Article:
This article is part of our DFS Baseball 101 series.
One jarring wake-up call for new daily fantasy baseball players is that first time a pricey, red-hot hitter that's eating up 15 percent of their salary cap ends up being a colossal disappointment – a bad individual matchup, a dominant pitching performance or simply the bounce of the ball results in them contributing a dreaded goose egg to their lineup on that day. For those daily fantasy enthusiasts who had previously only dwelled in the realms of prolific fantasy scoring that are NBA and NFL DFS , this scenario can be practically surreal. After all, barring a freakish injury very early into a game, you'll never be saddled with a zero from say, a LeBron James or Drew Brees. Even if they have a down game by their standards, you'll certainly receive some return on your sizable investment. In MLB DFS, there are no such guarantees, and it's precisely these types of wrinkles that make developing a well-informed daily fantasy baseball strategy paramount.
Pitchers - Multi-Category Contributors of Fantasy Points
With the prominent role that variance plays in the day-to-day performance of hitters, landing on the right pitchers is one of the cornerstones of a solid daily fantasy baseball strategy. You can almost consider them an oasis in the desert of uncertainty that is a typical MLB DFS lineup—a generally reliable source of scoring and production that essentially renders them the foundation of any daily fantasy baseball lineup. Whether formulating a DraftKings or FanDuel daily fantasy baseball strategy, one overriding benefit a pitcher offers holds true for both sites: they accumulate fantasy points through more categories than any other player on your roster.
Both DraftKings and FanDuel award points for innings pitched, strikeouts and wins. The two sites also deduct points for earned runs allowed, though the similarities end there. DraftKings delves into additional aspects of a pitcher's performance, awarding bonus points for complete games, complete game shutouts and no-hitters. Conversely, they deduct points for each hit and walk surrendered, as well as for hit batsmen. Due to the scoring and roster construction differences between the two sites, we'll delve into the different nuances of selecting pitchers for FanDuel and DraftKings in future installments. However, there are several universal criteria when selecting pitchers in daily fantasy baseball contests, regardless of the platform you're playing on.
Outside Factors That Affect Pitching Performances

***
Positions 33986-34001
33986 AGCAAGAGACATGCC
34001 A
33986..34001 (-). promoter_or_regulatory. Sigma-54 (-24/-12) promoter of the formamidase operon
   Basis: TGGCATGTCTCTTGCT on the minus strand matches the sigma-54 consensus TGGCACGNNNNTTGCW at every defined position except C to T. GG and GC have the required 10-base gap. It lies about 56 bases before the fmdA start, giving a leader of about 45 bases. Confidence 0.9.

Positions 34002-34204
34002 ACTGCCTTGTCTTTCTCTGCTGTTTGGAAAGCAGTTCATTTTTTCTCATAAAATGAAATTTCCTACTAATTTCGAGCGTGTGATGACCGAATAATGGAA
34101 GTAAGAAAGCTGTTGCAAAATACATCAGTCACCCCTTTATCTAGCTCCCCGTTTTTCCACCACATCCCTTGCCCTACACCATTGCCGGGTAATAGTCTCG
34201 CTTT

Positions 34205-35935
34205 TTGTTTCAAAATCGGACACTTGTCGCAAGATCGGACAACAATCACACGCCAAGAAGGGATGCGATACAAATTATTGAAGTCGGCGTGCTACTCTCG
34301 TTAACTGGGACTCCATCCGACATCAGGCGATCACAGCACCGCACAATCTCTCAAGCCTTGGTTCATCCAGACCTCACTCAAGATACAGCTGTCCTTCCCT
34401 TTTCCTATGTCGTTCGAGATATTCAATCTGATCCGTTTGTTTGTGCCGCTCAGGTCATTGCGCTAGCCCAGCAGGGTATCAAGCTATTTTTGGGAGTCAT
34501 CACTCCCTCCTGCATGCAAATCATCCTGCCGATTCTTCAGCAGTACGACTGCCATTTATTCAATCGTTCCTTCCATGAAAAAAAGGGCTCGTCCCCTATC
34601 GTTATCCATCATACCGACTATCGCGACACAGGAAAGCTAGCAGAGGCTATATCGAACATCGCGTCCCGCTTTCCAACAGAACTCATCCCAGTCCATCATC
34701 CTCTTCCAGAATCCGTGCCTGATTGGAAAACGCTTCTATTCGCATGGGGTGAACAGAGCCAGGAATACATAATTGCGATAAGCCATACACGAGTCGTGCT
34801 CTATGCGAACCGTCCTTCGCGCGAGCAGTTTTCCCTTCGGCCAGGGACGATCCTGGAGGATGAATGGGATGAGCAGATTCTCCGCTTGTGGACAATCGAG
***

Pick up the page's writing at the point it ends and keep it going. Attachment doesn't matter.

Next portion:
While it's accurate to state that a pitcher has considerable control over his production each time he takes the mound, giving too much credence to this philosophy belies other factors that can sabotage their ability to maximize their fantasy potential. Sure, they ultimately determine how much velocity, break and movement they put on their pitches, but a number of quirky circumstances can certainly ensue the moment that ball leaves their hand.
One of the most glaring examples is a factor that's tarnished many a fine real-world performance, and cost DFS players a wins bonus in the process: run support. Plunking down the investment required for a dominant pitcher can often be an exercise in futility if his team's offense is in the midst of a funk, or facing the other team's ace on that particular night. The majority of the time in baseball, both team and individual slumps are largely temporary, so it's often a matter of doing some homework of how your prospective pitcher's offense has performed in recent games. However, a look at the average run support that pitcher receives when he's on the mound, particularly once a season is in full swing and some sample size has been created, can be an integral part of spotting a trend that could stand in the way of a victory.
Another often overlooked contributor to a pitcher's final stat line comes from the other eight guys in the lineup: team defense. We've all seen a weak grounder lead to a runner in scoring position thanks to an infield throwing error, or a steal attempt of second base end up with a runner 90 feet away from the plate due to a catcher's errant heave. Even the most effective starters can have their entire rhythm thrown off by one or two of these miscues, making a review of team defense metrics an important part of the research involved in developing your daily fantasy baseball pitcher selection process.
Historical Data - How Much Weight Does It Carry?